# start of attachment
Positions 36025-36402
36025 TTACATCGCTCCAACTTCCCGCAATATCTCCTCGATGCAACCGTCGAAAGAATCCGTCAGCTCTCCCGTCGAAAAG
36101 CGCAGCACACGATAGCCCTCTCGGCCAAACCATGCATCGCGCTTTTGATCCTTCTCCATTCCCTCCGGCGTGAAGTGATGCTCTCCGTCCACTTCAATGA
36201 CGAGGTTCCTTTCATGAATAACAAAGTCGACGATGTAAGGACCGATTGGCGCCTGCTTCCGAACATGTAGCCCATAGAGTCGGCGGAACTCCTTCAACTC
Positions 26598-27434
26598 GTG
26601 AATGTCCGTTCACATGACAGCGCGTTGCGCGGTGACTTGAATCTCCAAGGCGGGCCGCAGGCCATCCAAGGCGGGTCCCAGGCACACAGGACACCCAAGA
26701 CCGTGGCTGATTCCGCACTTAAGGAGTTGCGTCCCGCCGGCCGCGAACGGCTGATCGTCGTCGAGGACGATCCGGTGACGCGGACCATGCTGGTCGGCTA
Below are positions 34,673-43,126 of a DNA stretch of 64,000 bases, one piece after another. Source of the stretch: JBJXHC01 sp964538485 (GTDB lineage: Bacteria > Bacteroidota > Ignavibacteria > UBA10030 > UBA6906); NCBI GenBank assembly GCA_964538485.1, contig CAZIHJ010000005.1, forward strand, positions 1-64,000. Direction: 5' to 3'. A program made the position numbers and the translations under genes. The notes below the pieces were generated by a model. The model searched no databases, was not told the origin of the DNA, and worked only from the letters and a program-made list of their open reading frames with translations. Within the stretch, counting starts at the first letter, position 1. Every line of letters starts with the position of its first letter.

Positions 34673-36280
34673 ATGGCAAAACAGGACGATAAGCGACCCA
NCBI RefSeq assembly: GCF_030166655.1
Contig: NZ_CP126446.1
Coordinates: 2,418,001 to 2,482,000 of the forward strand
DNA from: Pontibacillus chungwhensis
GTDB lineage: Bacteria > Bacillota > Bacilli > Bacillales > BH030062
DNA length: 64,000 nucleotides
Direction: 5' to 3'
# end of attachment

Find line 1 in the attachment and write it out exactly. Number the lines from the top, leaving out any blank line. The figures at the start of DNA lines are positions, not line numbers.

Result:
Positions 36025-36402